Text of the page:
Love, Cecil

The life and times of a fashion designer whose influence can be felt from Queen Elizabeth to Marilyn Manson.

Lisa Immordino Vreeland follows up her Peggy Guggenheim: Art Addict with another look at an outsider among the beautiful people with the documentary Love, Cecil. The outsider of course once again outshines them all, in this case portrait photographer, fashion designer, and queer icon Cecil Beaton. Born in England in 1904, he’s probably best known for designing the dress you visualize when reading the words “Audrey Hepburn in My Fair Lady,” and he also shot Queen Elizabeth’s coronation photos.

Though he couldn’t help but internalize some of the era’s inescapable homophobia, he knew early on that to find the world he wanted he had to be himself no matter what, adopting an appearance that was very Quentin Crisp. (If there’s any noticeable omission in the picture, it’s the lack of a Crisp shout-out.) Love, Cecil uses Beaton’s diaries as a primary source, and doesn’t necessarily shy away from his darker side, including his self-described tendency to “hate unreasonably” — what we now questionably celebrate as queeny bitchiness. Vreeland’s picture will be of special interest to aficionados of the late-1990s retro-glam wave, as elements of Todd Haynes’ and Marilyn Manson’s respective masterpieces Velvet Goldmine and Mechanical Animals can be traced back to Beaton. For all his flaws, Cecil still offered a lot to love.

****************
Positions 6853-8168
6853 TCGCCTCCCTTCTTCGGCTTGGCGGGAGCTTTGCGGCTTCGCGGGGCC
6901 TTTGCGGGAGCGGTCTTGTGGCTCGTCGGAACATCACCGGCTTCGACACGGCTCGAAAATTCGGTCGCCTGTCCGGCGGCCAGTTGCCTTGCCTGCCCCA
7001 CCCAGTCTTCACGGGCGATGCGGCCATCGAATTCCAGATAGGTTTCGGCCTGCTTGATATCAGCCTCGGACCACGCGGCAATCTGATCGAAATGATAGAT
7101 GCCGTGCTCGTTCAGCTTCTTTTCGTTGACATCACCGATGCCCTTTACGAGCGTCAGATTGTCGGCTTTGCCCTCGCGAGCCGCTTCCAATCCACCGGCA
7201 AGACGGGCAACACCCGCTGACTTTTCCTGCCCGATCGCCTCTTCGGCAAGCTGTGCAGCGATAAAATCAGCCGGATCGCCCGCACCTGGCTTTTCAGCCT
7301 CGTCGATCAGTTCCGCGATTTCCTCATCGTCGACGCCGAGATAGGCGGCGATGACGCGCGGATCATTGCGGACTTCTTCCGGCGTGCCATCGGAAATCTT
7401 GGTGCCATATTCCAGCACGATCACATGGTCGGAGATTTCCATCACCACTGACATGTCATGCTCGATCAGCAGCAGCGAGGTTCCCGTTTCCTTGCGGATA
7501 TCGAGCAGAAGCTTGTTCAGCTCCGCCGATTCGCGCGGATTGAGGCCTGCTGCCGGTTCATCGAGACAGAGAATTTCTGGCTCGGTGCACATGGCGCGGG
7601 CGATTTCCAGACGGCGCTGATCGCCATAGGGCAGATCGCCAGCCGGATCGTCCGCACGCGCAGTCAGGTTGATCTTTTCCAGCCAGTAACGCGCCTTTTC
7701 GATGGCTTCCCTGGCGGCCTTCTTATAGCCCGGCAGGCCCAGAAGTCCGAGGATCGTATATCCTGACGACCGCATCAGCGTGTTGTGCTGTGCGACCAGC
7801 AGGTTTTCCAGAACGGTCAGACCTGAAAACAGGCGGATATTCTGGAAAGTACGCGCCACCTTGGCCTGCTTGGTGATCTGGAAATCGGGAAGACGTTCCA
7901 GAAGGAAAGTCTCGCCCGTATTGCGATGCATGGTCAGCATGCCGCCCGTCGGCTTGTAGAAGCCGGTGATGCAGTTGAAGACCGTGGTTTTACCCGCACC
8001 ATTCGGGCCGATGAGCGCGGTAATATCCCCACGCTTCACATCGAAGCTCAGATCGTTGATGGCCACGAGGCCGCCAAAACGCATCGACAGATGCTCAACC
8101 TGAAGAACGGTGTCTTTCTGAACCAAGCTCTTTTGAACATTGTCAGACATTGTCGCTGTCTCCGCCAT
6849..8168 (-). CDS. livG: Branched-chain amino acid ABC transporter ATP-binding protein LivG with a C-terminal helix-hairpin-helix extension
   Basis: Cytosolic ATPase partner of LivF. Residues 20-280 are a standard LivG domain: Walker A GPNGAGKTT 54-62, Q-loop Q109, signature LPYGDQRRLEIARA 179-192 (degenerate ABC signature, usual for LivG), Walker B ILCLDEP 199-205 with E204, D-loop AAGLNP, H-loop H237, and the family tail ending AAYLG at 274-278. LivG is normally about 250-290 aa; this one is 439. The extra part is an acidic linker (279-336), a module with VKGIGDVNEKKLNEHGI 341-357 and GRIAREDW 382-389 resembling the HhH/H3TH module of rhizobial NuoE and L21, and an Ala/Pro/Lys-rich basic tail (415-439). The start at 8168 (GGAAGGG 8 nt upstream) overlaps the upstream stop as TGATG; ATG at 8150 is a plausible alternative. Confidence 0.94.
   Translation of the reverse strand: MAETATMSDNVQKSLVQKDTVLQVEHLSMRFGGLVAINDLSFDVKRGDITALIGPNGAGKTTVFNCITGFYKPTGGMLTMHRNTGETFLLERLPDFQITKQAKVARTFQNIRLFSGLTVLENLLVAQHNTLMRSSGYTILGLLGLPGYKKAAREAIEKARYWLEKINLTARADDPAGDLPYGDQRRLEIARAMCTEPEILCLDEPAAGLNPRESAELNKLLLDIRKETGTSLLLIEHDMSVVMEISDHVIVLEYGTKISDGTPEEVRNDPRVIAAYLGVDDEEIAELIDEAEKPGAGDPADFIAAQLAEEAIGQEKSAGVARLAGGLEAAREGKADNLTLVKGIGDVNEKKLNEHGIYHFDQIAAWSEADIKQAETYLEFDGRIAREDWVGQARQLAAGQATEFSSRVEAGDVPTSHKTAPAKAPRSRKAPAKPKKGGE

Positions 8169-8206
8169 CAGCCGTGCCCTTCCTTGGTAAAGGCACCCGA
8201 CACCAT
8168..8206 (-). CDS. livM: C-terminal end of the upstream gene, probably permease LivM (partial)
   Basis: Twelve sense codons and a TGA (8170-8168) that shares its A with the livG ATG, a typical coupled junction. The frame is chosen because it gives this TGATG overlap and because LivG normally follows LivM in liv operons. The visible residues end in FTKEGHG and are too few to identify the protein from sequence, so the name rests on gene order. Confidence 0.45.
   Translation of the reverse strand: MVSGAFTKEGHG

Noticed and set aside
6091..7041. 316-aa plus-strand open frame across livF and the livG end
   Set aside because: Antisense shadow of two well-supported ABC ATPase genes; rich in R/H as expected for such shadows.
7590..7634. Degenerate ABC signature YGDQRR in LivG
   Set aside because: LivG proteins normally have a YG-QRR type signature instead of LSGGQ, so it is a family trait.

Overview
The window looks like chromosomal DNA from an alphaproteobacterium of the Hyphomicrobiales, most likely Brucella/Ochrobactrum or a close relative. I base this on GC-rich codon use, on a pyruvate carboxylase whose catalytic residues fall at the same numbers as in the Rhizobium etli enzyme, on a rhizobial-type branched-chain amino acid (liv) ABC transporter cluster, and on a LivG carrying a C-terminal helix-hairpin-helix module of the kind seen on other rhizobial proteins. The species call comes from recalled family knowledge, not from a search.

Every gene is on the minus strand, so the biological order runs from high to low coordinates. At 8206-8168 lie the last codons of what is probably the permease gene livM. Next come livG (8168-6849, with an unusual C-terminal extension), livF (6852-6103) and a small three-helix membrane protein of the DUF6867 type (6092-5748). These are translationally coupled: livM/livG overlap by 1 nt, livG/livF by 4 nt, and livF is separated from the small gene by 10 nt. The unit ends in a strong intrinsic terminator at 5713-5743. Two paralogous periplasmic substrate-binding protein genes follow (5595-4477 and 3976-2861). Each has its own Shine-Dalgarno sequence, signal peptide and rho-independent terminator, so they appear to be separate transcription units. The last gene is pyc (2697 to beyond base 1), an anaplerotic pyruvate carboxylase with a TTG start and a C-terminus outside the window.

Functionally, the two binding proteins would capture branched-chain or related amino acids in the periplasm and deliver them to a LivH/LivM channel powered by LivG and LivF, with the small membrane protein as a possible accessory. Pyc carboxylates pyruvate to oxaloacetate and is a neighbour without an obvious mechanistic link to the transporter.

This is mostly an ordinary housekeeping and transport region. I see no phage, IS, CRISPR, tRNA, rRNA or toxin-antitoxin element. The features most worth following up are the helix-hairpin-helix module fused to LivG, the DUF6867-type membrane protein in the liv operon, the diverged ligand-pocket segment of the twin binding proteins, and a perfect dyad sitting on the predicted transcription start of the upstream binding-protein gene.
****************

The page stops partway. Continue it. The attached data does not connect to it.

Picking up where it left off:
Not rated.
Opens Friday at the Opera Plaza Cinema.

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